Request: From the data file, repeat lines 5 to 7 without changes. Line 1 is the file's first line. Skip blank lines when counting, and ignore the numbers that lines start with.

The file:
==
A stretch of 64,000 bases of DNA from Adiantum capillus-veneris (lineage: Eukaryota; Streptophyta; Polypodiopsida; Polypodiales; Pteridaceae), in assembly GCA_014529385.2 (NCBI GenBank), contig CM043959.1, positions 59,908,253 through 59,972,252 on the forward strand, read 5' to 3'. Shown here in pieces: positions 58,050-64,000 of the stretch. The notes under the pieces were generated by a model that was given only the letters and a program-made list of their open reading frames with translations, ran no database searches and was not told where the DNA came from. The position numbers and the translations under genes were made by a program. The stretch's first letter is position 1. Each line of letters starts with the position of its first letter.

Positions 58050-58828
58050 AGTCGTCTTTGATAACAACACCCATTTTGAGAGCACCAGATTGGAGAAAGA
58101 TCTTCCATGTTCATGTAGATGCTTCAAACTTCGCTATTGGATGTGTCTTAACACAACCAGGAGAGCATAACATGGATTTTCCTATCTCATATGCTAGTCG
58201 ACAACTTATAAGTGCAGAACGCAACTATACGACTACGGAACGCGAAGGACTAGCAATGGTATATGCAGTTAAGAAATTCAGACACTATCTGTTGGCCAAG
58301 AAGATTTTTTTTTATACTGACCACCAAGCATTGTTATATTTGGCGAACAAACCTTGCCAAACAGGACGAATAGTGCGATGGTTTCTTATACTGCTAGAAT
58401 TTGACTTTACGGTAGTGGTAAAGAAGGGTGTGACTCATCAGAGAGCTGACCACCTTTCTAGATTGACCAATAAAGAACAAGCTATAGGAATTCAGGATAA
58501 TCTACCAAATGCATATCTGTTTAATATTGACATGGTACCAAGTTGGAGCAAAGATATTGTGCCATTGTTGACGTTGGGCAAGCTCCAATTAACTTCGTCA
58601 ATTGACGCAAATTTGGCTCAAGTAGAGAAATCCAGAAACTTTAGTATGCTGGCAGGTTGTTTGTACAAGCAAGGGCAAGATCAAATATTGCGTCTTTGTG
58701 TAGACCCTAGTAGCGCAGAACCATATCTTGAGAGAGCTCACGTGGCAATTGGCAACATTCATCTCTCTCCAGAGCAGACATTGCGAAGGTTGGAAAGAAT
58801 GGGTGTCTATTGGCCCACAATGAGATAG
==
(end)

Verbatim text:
58201 ACAACTTATAAGTGCAGAACGCAACTATACGACTACGGAACGCGAAGGACTAGCAATGGTATATGCAGTTAAGAAATTCAGACACTATCTGTTGGCCAAG
58301 AAGATTTTTTTTTATACTGACCACCAAGCATTGTTATATTTGGCGAACAAACCTTGCCAAACAGGACGAATAGTGCGATGGTTTCTTATACTGCTAGAAT
58401 TTGACTTTACGGTAGTGGTAAAGAAGGGTGTGACTCATCAGAGAGCTGACCACCTTTCTAGATTGACCAATAAAGAACAAGCTATAGGAATTCAGGATAA